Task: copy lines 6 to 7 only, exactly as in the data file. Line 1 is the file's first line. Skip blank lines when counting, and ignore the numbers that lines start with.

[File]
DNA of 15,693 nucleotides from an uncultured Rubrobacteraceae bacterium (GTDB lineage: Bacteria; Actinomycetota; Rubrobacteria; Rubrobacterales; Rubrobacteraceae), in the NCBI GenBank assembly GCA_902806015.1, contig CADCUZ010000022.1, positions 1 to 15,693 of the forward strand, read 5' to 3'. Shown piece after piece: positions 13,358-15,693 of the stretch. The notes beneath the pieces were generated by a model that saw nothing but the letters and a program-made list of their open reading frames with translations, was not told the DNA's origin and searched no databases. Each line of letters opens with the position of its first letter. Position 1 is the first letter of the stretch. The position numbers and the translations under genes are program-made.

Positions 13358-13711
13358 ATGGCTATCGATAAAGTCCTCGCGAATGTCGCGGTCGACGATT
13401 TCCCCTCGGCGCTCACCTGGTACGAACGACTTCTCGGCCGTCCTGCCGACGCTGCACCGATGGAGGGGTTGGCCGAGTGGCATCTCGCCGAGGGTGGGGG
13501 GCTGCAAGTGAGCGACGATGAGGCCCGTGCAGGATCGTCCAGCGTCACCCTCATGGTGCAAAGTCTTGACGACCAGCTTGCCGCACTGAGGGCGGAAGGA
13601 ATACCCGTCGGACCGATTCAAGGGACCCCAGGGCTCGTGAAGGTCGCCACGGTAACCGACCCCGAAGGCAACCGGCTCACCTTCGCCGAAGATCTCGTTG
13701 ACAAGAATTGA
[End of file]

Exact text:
13601 ATACCCGTCGGACCGATTCAAGGGACCCCAGGGCTCGTGAAGGTCGCCACGGTAACCGACCCCGAAGGCAACCGGCTCACCTTCGCCGAAGATCTCGTTG
13701 ACAAGAATTGA